The British Horseracing Authority revealed the findings of its whip review on Tuesday morning, with a package of recommendations including higher penalties for transgressions in big races and jockeys being restricted to using the whip in the backhand position only.
Launched in response to the Horse Welfare Board’s ‘A life well lived’ strategy document, a steering group was established to oversee the project, chaired by David Jones, and which featured representation from various stakeholders, including owners, trainers, jockeys, and World Horse Welfare.
Having found consensus that the whip should be retained for “encouragement”, a series of proposals were put forward – with 20 key recommendations – aimed at encouraging more judicious use of the whip in British racing. The proposals have now been ratified by the BHA Board, with implementation set for late autumn.
With regard to the number of times a jockey is permitted to use the whip, currently standing (and not amended) at seven strikes on the Flat and eight strikes over jumps, disqualification will be introduced when the levels are exceeded by four. Asked about why the level was set at four, Jones called this “the line in the sand”.
The BHA report states that “any disqualification decision should ideally be made by the stewards on the raceday,” though a new external review panel will have the power to change decisions if necessary.
With statistics showing that the whip rules are most likely to be broken in the bigger races where the rewards are significantly higher, penalties for offences will be more severe in the better-class contests.
In the new framework, suspensions for whip use above the permitted level in ‘major’ races will be double those for the same offence in ‘standard’ races. In the current rules, the definition of a non-standard or major race is based on a prize-money threshold.
This will now be broadened to include all Class 1 and Class 2 races in both codes (thereby covering all Group and Graded races, heritage handicaps, and major festival races), and any other race with a total prize find exceeding £27,500 for a Flat race or £20,000 for a jump race.
For example, if a jockey uses the whip three times above the permitted level on the Flat in a major race, he or she will be hit with a 14-day ban, twice the current number of seven days, while also receiving a financial sanction.
A jockey who exceeds the level of strikes by two in a major race will receive a ten-day ban (up from four) while going one strike over will see a six-day penalty (increased from two days).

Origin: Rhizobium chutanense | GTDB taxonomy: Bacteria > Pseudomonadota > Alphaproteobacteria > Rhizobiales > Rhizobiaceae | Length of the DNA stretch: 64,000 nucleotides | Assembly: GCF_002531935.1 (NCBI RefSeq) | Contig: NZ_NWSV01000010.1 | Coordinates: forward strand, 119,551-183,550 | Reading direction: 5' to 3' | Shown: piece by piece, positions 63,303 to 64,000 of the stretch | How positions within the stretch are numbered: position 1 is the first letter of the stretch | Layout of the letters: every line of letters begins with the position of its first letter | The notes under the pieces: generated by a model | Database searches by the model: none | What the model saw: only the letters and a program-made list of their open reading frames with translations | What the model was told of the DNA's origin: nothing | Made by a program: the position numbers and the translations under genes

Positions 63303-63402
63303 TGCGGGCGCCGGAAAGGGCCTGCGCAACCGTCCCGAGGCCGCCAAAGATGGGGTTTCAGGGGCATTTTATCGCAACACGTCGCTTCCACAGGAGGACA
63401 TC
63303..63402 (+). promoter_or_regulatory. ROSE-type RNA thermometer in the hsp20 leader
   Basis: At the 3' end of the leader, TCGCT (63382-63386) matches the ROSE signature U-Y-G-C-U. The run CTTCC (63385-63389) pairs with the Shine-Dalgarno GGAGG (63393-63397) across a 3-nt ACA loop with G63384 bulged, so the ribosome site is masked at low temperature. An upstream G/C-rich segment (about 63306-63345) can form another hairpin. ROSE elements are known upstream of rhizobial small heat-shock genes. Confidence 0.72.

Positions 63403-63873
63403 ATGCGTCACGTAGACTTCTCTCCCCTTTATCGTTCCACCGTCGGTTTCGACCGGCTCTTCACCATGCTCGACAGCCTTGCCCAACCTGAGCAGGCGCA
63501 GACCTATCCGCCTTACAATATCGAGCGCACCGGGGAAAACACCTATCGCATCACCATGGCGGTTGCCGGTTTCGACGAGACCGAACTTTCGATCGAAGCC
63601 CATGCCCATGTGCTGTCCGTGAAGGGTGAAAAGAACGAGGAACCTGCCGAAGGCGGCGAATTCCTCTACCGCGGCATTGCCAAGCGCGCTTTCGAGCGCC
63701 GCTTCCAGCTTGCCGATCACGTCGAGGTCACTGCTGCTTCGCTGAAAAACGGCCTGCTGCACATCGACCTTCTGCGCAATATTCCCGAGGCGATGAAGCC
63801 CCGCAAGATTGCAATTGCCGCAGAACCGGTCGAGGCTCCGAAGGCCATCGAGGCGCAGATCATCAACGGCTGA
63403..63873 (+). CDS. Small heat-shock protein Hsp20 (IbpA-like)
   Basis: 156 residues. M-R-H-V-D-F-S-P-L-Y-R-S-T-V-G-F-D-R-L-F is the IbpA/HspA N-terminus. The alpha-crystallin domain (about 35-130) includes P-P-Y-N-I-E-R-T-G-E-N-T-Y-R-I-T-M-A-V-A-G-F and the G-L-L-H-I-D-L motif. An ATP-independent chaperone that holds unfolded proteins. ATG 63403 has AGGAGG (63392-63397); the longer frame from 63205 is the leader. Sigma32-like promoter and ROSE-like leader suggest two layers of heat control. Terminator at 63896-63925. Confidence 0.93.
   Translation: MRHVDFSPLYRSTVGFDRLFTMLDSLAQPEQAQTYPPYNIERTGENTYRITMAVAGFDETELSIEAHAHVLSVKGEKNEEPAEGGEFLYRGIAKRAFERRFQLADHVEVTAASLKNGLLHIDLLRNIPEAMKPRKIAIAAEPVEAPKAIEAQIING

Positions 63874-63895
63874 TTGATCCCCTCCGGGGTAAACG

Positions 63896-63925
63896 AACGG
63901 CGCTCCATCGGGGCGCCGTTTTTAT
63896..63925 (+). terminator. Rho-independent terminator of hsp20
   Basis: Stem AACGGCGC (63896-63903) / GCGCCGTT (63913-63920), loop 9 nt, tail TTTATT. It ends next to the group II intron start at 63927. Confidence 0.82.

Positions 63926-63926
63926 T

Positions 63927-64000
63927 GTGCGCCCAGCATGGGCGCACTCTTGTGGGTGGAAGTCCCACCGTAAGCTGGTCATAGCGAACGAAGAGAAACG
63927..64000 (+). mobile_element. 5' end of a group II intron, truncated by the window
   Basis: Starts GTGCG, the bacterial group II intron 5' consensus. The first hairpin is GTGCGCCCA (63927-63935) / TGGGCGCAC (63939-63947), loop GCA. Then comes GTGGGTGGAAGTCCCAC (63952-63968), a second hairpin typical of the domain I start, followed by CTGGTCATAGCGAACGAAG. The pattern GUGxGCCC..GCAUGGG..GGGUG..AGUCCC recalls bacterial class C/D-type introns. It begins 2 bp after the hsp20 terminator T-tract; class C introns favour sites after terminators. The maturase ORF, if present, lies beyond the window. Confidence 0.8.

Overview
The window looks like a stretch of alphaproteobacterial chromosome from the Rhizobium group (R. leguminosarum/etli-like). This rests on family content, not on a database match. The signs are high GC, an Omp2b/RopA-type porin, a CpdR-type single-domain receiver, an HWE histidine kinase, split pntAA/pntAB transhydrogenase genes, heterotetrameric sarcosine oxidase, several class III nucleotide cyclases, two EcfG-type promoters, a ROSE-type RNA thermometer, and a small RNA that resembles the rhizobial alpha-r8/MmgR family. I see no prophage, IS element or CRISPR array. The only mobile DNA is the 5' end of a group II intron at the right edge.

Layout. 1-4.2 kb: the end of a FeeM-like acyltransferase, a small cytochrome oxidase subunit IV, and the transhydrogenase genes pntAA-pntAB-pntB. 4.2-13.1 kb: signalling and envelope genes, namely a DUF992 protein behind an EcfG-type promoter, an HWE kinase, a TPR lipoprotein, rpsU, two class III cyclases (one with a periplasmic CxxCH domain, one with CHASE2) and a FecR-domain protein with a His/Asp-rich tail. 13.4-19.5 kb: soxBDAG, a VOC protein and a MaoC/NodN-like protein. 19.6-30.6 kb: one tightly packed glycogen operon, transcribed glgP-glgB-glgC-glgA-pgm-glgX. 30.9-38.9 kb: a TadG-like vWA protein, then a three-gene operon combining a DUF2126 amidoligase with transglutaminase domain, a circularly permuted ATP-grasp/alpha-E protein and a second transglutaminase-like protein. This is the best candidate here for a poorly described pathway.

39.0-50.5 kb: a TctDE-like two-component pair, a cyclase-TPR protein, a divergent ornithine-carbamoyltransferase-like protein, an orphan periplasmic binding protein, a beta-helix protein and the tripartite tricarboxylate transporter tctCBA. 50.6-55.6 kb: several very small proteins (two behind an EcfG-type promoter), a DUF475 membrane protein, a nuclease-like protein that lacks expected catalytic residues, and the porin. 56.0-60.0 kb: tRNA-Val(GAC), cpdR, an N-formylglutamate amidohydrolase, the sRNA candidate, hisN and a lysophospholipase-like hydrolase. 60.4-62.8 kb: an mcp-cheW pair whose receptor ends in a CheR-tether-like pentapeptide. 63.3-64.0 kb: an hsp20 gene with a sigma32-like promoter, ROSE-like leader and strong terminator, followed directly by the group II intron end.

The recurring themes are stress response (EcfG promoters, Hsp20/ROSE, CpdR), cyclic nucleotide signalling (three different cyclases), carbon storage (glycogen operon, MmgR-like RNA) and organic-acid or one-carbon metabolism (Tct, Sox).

The move to stop riders from using the whip in the forehand position could see a large section of the weighing room having to amend their styles. Leading jump jockey Tom Scudamore, a member of the steering group, estimated that he currently used the whip 70-30 favouring the forehand position against backhand.
Consensus in the steering group was forged around maintaining the current permitted frequency of use but restricting whip use for encouragement to the backhand position only. This was the preferred approach for the following reasons:
• It is more difficult, though of course not impossible, to strike a horse with excessive force from the backhand position;
• The backhand discourages a wide arm action, which is not only neater and more stylish, but it also reduces the likelihood that the whip will be used with excessive force and/or from above shoulder height;
• The backhand is used effectively by many jockeys and is an action that all jockeys should be encouraged to learn, train for, and adopt;
• Use in the backhand only is a regulatory approach that is gaining traction internationally and which is expected to be adopted more widely in the future.
A few caveats around this change were applied:
• Use of the whip in the forehand position will continue to be permitted for safety purposes, provided the need for its use in this context is clear and unequivocal;
• Use of the whip down the horse’s shoulder is permitted only when both of the jockey’s hands remain on the reins. If the whip is used in the forehand with the hand off the reins, this will constitute misuse;
• The 2011 review noted that backhand whip use may increase the potential for the whip to be used on the horse in the incorrect place. This is a particular concern in relation to less experienced riders.
A ‘bedding-in period’ will be applied to enable jockeys to seek further training while new guidance will be required defining use of the whip for encouragement in the forehand position as misuse, for which an appropriate penalty will be applied.
Steering Group Chair Jones said: “I would like to offer my thanks to everyone who took part in this process, from the members of the steering group who brought their considerable, wide-ranging expertise to the table in a manner of collaboration and positivity, through to everyone who took part in the consultation.
“It is our view that, as a result of this process, we are continuing to evolve standards of whip use, through a regulatory approach that will be demonstrably and visibly fair in terms of what they ask of our horses and the spirit of fair sporting competition.
“It is inevitable that there will be those who think we have gone too far, and those who think we have not gone far enough. I ask only that the considerable expertise that has provided its input to this process, and the scale of the task in finding consensus across such a broad range of complex factors, be considered as part of any discussion about these proposals.
“It is a significant package of measures that we believe will stand the test of time.”